The best (and biggest) pizza I have ever tasted, came from a small restaurant in Stavanger.

Silly Dane. You obviously haven't fathomed the glory of American pizza.

Who else is hoping for a Scandinavian Death Match? Anyone?

(Though I've heard Finland isn't part of Scandinavia...)
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« Reply #49 on: September 25, 2013, 08:12:32 PM »

And then came Russians and broke everything.
They were Russians, remember?


Reminds me of a joke:

- Who was the first invader that crossed the Soviet Union boarders?
- Alexander the Great!

Same mentality.

Russia as understood now with it's culture, mentality, even race is a result of mixing Eeastern Slavic and Mongol cultures. If the history had taken other course and Novgorod took control over Eastern Slavs instead of Moscow, we would live in totally different and probably better world.
Imaginary worlds are always better.

Btw, Novgorod chose Grand Prince St. Vladimir.

Mongol culture? A proper response might land into politics.

But not Ivan III or IV.

But they were/are still Russians. Russkii, though at times not Rossisskii, so to speak.
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« Reply #50 on: September 26, 2013, 05:00:16 AM »


Thank God Ivan the Awesome ended all that.

By slaying 60 k of citizens in 5 weeks.

But they were/are still Russians. Russkii, though at times not Rossisskii, so to speak.

Could you define both terms? And how is the latter translated into English?
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« Reply #51 on: September 26, 2013, 08:24:38 AM »

Yes, Ivan "Grozny" is probably more accurately  "Ivan the Awesome" rather than "Terrible."
" The epithet "Grozny" is associated with might, power and strictness, rather than poor performance, horror or cruelty. Some authors more accurately translate it into modern English as Ivan the Awesome." http://orthodoxwiki.org/Ivan_IV_of_Russia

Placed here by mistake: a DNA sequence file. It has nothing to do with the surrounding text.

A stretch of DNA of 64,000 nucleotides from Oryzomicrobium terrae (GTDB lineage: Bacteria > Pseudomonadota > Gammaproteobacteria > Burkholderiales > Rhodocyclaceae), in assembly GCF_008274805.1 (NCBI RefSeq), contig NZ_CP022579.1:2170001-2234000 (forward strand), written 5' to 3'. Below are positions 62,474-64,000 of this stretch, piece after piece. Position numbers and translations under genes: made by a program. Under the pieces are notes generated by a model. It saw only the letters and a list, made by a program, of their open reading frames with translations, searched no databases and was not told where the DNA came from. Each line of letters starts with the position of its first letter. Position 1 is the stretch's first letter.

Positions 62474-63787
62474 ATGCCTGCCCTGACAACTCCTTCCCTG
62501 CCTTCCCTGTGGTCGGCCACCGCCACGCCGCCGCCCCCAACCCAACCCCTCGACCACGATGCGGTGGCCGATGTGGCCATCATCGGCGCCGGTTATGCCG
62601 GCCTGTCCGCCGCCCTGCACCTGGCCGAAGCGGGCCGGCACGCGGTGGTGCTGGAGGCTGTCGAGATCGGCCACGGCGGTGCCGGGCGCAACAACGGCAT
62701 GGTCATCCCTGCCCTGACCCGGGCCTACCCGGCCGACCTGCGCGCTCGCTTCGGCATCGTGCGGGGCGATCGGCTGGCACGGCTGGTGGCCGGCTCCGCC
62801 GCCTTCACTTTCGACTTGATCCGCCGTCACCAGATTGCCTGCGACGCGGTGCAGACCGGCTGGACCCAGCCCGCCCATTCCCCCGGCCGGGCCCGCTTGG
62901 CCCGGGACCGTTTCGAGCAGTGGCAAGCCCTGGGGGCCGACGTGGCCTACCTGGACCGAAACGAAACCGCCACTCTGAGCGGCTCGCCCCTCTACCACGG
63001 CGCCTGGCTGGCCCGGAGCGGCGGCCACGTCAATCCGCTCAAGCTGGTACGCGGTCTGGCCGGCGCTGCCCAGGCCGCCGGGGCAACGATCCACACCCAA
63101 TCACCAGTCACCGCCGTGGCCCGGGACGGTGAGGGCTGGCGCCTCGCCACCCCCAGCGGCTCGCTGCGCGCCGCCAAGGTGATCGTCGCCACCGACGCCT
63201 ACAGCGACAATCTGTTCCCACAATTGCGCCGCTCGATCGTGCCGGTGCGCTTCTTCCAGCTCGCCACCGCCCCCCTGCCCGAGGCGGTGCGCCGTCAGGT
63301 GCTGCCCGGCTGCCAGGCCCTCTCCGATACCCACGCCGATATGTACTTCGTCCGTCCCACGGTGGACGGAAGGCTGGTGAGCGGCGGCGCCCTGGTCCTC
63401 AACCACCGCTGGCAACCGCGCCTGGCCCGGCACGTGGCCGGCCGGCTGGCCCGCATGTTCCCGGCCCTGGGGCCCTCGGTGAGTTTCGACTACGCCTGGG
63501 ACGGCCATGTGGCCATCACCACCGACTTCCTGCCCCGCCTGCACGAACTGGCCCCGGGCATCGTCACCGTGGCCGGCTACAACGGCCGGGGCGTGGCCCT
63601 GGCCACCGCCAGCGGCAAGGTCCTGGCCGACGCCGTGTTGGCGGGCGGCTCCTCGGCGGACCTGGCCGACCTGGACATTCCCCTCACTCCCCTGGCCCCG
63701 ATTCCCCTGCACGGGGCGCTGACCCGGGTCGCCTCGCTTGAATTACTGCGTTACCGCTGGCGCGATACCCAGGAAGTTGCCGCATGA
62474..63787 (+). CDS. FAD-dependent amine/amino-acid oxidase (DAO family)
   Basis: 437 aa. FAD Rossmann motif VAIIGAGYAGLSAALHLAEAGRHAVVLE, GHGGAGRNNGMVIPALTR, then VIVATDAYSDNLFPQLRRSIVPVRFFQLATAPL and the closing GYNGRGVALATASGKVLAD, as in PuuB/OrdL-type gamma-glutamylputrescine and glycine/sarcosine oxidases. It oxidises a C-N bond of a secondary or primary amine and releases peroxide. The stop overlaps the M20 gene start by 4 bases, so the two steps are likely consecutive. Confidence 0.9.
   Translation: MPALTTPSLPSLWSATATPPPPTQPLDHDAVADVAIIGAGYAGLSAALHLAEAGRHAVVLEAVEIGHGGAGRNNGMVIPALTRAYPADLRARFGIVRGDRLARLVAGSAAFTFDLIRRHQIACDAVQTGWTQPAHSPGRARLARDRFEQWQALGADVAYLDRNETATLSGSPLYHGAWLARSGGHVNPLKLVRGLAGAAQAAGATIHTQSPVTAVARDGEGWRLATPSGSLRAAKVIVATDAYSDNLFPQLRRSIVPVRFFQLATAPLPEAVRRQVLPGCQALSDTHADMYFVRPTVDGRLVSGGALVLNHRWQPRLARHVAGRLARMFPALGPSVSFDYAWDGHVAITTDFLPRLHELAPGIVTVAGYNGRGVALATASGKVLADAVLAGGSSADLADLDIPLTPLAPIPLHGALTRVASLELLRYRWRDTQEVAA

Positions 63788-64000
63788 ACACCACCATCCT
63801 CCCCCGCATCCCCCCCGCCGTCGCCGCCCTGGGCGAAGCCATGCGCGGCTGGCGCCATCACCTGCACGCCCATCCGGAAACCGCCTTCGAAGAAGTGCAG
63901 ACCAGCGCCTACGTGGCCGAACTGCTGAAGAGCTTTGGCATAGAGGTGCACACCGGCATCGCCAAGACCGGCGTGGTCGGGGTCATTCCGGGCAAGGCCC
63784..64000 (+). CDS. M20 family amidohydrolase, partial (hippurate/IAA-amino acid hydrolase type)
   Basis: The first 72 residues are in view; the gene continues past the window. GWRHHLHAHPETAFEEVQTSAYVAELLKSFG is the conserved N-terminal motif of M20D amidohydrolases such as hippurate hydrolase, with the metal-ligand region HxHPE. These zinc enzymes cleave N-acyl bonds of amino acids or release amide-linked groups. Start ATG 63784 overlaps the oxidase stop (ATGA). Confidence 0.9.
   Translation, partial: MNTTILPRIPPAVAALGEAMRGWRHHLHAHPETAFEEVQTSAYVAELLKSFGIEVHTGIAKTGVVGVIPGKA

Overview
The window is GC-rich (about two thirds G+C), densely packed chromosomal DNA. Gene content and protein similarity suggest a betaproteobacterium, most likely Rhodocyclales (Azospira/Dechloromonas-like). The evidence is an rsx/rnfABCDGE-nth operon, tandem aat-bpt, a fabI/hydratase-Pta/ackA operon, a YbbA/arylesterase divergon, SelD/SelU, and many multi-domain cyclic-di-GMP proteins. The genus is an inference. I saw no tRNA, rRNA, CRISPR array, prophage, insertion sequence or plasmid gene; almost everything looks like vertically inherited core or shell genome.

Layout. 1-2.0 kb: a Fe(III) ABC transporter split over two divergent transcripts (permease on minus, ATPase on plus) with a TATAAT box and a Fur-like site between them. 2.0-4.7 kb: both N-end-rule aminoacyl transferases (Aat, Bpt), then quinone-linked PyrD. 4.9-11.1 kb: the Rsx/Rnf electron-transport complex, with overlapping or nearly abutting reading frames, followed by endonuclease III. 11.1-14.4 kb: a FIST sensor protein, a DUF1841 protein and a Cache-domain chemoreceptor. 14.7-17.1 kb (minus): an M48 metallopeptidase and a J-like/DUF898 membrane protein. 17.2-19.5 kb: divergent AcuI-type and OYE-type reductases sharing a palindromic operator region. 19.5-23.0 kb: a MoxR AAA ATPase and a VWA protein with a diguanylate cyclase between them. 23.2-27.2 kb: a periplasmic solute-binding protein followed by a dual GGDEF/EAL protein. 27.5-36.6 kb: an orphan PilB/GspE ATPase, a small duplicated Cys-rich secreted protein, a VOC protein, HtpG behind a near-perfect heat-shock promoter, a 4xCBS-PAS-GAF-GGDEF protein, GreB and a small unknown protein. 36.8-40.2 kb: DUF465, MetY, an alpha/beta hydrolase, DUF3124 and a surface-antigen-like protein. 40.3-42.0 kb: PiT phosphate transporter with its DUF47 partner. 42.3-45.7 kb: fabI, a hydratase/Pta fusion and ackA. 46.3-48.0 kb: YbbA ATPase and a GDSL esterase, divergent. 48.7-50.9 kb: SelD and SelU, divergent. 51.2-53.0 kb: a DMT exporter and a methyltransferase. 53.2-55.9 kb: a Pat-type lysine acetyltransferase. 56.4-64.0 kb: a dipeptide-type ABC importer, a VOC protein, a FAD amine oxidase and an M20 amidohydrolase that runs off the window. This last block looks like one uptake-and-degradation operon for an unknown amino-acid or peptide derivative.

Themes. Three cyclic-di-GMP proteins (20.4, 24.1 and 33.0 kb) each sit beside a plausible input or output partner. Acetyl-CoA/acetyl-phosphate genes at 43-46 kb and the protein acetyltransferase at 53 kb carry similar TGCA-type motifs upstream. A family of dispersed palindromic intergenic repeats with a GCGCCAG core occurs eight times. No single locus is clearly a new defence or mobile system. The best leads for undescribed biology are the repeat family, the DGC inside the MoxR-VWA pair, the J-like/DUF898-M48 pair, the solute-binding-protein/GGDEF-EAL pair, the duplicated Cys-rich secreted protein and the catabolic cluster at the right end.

But not in the much overused modern colloquial understanding of the word, but rather in terms of its traditional meaning of might, power and strictness. In other words, synonymous with the use of "terrible" as in The Battle Hymn of the Republic's use here: "He hath loosed the fateful lightning of His terrible swift sword:  His truth is marching on."

Just to be clear...
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« Reply #52 on: September 27, 2013, 12:09:18 AM »


Thank God Ivan the Awesome ended all that.

By slaying 60 k of citizens in 5 weeks.

But they were/are still Russians. Russkii, though at times not Rossisskii, so to speak.

Could you define both terms? And how is the latter translated into English?

Russkii is cultural/ethnic/linguistic. Rossisskii is in reference to the state of Russia, the Russian Federation, coming from Rossiia. In English, they're both just Russian, which makes it confusing. So, there are Russians who have nothing to do with the country of Russia except maybe as their or their ancestors' place of origin, but they are Russian culturally. I could go on, but I don't want to be pedantic.
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« Reply #53 on: September 27, 2013, 04:17:02 AM »

- yawn - When I get the fluxcapcitor back from the shop, Doc promised the DeLorean will be as good as new. You can check it out yourselves.

Dress, garb, etc.. weren't delivered from the heavens intact by UPS. If they were once a bit different, so what?

I know!!! We should get rid of all traditional clothes entierly!!!

Anyway, I made this thread because I found it very interesting, and wondered the history behind it. Perhaps the latins got to them first? who knows!!! That is why I ask Smiley

Maybe someone knows a good deal about the history of Novogorod and how christianity got to it.